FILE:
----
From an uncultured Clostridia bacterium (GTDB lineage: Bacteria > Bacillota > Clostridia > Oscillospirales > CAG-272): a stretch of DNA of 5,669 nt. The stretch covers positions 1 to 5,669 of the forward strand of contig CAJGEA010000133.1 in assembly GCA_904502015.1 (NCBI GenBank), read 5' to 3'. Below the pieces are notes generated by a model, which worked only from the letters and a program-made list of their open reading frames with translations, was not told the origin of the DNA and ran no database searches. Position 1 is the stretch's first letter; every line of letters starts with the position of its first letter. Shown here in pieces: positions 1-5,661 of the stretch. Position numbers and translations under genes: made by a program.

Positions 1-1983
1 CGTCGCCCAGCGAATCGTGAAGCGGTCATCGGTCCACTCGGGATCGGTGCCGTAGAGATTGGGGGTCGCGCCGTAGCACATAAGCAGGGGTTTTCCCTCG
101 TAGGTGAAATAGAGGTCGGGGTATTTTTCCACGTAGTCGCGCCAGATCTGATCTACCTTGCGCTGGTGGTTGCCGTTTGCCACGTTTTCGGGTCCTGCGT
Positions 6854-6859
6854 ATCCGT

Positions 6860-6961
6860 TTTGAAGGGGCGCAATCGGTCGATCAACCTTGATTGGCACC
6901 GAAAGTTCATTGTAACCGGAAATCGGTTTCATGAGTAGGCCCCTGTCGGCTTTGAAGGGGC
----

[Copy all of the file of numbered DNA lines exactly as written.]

From an uncultured Clostridia bacterium (GTDB lineage: Bacteria > Bacillota > Clostridia > Oscillospirales > CAG-272): a stretch of DNA of 5,669 nt. The stretch covers positions 1 to 5,669 of the forward strand of contig CAJGEA010000133.1 in assembly GCA_904502015.1 (NCBI GenBank), read 5' to 3'. Below the pieces are notes generated by a model, which worked only from the letters and a program-made list of their open reading frames with translations, was not told the origin of the DNA and ran no database searches. Position 1 is the stretch's first letter; every line of letters starts with the position of its first letter. Shown here in pieces: positions 1-5,661 of the stretch. Position numbers and translations under genes: made by a program.

Positions 1-1983
1 CGTCGCCCAGCGAATCGTGAAGCGGTCATCGGTCCACTCGGGATCGGTGCCGTAGAGATTGGGGGTCGCGCCGTAGCACATAAGCAGGGGTTTTCCCTCG
101 TAGGTGAAATAGAGGTCGGGGTATTTTTCCACGTAGTCGCGCCAGATCTGATCTACCTTGCGCTGGTGGTTGCCGTTTGCCACGTTTTCGGGTCCTGCGT
Positions 6854-6859
6854 ATCCGT

Positions 6860-6961
6860 TTTGAAGGGGCGCAATCGGTCGATCAACCTTGATTGGCACC
6901 GAAAGTTCATTGTAACCGGAAATCGGTTTCATGAGTAGGCCCCTGTCGGCTTTGAAGGGGC